Most of us know that Vincent Van Gogh is one of the most popular artists of all time, that he cut off his ear in some kind of passionate outburst, and that’s about it. That ear-lopping moment resounds to this day, causing us to peg Van Gogh as simply a talented, tortured soul. There is so much more to the story behind Van Gogh’s paintings than a struggle with mental health expressed in art. In fact, the only account we have of the ‘Vincent Incident’ was written by a man Van Gogh was arguing chronically with (and being driven up the wall by)—Gauguin—a guy inclined to distort stories to make himself look better. (By the way, it was just the earlobe).
For starters, let’s look at the ear event in the context of the man’s health. There has been much speculation about his mental health but it’s likely that Van Gogh suffered from Psychomotor Epilepsy, and had seizures characterized by elaborate and multiple motor, sensory, and/or psychic components (automatic mechanical, reflexive movements). According to a medical dictionary, “clinical manifestations may take the form of automatisms; emotional outbursts of temper, anger or show of fear; motor or psychic disturbances”. So the timing of that blowup with Gauguin in Provence might have been really bad. Vincent should get credit for committing himself to a local asylum sometime after his recovery from the ear damage, as he feared having another attack. He probably did not want to have to do a self-portrait without a nose.
Scholars generally agree that Van Gogh did not paint during bouts of insanity, not even during the aura that preceded his epileptic seizures.
So Van Gogh’s brilliance had less to do with madness, or his ear, and more to do with passion, and his eye.
Before he was an artist, Vincent was the son of a pastor, and a teacher. He expressed his passion in a love affair. When that failed, he became an evangelical missionary. Apparently, manic religious fanaticism led to his termination by the clergy. He began to express himself in drawings of peasants and miners. He admired their honest exchange of manual labor for their simple meals.
There was more heartbreak when he proposed marriage to a young, widowed mother. She laughed in his face. Did I mention she was his cousin? She ran off and hid out at her parents, perhaps sensing that Vincent was a little unstable. He begged to see her for just a few moments, just for as long as he could bear to hold his hand over a candle flame. As you can imagine, this clever idea did not score points with the folks.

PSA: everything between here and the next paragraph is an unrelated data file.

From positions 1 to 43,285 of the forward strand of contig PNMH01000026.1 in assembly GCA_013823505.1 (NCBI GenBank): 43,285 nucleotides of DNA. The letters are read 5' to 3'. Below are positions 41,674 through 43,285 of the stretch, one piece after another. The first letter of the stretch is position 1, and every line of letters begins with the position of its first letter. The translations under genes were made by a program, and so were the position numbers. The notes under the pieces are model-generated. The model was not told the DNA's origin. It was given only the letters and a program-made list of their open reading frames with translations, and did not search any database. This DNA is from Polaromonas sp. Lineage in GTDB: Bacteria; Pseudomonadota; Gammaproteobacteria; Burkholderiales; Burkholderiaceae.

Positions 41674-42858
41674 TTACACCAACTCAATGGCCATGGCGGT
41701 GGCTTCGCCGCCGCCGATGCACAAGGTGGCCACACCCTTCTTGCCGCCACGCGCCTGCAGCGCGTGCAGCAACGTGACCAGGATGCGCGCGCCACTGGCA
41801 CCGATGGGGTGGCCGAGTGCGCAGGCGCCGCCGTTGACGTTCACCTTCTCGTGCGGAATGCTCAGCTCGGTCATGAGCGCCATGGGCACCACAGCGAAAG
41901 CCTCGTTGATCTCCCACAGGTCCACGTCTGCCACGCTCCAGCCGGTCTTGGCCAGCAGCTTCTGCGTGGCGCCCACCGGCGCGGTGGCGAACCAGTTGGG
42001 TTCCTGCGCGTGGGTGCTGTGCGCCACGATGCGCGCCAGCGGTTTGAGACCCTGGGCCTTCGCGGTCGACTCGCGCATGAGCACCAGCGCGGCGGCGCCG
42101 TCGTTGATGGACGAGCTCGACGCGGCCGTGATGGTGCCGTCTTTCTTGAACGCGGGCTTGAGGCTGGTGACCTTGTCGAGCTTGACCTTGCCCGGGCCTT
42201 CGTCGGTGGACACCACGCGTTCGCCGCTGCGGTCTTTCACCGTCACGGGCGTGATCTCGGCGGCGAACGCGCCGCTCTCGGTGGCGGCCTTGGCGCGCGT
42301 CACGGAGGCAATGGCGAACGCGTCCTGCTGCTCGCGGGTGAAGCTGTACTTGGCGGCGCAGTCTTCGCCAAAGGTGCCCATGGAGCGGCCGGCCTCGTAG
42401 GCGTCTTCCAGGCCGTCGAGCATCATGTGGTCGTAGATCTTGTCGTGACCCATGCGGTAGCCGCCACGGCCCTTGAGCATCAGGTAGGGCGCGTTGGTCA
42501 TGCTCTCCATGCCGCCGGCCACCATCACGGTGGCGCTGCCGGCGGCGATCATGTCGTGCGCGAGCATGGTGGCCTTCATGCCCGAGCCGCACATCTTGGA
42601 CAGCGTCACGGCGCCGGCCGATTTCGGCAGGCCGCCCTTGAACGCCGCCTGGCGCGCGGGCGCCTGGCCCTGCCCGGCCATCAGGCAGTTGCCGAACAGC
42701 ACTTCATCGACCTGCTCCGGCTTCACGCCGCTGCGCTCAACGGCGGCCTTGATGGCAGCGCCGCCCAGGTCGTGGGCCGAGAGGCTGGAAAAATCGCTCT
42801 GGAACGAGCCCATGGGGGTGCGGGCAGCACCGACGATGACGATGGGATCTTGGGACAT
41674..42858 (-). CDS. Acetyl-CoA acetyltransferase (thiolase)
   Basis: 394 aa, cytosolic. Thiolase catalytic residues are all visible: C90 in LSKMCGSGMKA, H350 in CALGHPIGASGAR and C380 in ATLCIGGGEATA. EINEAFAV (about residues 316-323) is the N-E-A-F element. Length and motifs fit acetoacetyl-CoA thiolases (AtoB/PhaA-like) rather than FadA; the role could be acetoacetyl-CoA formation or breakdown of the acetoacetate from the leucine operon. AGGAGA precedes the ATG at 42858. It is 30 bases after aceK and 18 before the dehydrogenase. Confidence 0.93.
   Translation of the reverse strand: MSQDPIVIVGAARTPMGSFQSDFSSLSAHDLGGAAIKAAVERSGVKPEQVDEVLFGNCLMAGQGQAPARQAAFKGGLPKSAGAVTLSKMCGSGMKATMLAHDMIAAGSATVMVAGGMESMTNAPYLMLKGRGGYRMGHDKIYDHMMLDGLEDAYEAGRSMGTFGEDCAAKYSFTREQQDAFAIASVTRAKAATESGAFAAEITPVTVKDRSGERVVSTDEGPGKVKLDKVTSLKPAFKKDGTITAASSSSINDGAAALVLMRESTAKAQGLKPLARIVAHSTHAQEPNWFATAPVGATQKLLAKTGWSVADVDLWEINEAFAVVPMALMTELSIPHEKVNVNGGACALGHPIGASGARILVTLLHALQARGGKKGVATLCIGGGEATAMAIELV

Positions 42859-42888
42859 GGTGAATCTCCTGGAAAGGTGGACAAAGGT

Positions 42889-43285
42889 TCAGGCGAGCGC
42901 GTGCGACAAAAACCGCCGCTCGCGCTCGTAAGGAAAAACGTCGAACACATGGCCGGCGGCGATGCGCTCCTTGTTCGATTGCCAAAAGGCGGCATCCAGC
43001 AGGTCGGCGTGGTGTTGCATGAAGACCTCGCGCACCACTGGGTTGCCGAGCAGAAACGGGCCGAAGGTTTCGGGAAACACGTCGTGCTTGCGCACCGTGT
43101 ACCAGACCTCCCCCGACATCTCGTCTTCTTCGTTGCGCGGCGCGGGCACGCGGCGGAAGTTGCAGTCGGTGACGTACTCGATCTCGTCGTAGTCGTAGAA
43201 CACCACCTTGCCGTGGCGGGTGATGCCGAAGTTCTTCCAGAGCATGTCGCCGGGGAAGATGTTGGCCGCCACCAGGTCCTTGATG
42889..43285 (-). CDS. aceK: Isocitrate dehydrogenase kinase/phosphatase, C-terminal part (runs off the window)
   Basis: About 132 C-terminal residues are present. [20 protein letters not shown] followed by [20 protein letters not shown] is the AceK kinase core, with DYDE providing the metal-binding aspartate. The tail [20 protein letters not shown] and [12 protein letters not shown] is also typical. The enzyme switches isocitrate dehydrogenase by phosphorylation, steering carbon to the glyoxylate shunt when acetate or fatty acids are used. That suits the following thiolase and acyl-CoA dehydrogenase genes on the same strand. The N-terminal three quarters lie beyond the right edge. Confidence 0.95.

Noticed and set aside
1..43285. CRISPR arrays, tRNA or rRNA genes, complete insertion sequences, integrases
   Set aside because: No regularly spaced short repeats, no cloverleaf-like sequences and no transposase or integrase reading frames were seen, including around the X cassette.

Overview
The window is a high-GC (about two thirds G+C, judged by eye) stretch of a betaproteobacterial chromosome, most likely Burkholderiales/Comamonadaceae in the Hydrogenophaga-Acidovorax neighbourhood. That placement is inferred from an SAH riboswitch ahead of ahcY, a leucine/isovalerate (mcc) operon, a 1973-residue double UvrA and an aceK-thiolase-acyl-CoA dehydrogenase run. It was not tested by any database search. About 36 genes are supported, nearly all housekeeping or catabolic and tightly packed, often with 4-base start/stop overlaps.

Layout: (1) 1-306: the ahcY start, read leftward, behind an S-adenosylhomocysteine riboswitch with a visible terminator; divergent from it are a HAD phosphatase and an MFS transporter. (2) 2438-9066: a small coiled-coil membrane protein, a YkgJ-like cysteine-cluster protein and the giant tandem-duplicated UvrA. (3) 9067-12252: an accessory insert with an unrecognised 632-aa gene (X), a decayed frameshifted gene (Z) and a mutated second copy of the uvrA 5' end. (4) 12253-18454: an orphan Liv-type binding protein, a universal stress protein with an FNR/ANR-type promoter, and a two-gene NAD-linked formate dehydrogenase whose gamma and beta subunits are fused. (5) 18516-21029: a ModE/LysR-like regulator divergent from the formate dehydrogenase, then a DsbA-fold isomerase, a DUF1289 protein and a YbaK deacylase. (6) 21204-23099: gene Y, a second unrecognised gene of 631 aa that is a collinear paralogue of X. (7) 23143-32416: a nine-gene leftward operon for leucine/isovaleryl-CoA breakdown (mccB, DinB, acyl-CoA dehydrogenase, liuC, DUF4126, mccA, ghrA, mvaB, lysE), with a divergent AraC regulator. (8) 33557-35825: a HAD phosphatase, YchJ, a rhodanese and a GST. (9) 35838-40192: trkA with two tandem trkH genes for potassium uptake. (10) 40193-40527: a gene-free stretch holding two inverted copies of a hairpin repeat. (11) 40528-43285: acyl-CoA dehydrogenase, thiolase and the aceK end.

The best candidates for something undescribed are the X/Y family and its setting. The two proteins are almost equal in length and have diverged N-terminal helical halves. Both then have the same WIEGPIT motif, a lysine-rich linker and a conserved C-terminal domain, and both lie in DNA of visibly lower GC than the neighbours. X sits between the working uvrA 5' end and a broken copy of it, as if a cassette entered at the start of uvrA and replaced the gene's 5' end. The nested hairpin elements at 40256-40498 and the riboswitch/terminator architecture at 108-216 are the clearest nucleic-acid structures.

Vincent was resilient enough to get his female artistic inspiration elsewhere. He let a pregnant prostitute named Sien move in. She became his model and his companion, and they provided each other with love and affection. As with the peasants, he was drawn to her in her misfortune. He identified with other struggling humans. A couple of years later, he moved on, but Sien and her two children stayed behind in the attic he’d converted into a studio.
A couple of very stimulating and relatively happy years occurred in Paris, where his brother, Theo ran an art gallery. Here he hobnobbed with many of the best writers and artists of the 19th century…all the great Impressionists, and intellectuals who also related to the plight of social outcasts. He painted wonderful views from the window of the apartment he and Theo shared in Montmartre.
Once he’d had enough of city life, he headed back to nature, seeking out the light and beauty of Arles in Provence. He was hugely inspired, and sought to “express the love of two lovers by the marriage of two complementary colours, their mingling and opposition, the mysterious vibrations of kindred tone.” He loved the contrast between the day and night climate, as expressed in his famous Sunflowers, and in Starry Night.
He had high hopes for an intelligent relationship with another artist who might share his appreciation of Provence when he was introduced by his art dealer brother to Gauguin, who was broke and needed the affiliation. Unfortunately, the two clashed from the start. Their tastes were radically different. Of course, they didn’t know then that there was plenty of room for them both in art history. There’s been some controversy about exactly how it happened, but probably one argument too many led to the ear incident. Van Gogh delivered the souvenir (souven-ear?) to a prostitute friend of his, and the rest is—well—art history!
Van Gogh painted or drew more than 300 pictures in the last couple of years of his life, at San Remy near the asylum where he had committed himself, and in Auvers-sur-Oise, near Paris, where he later placed himself in the care of another doctor. Because he was so prolific in the months before he ended his life, there is the perception that mania fueled his brilliant art. In fact, scholars believe his personal style simply progressed rapidly during this time.
Lonely and isolated, he died two days after shooting himself in the chest at the age of 37. He was ostensibly out shooting crows, which he thought were omens of death. In this case, they were.
By Susan Trembath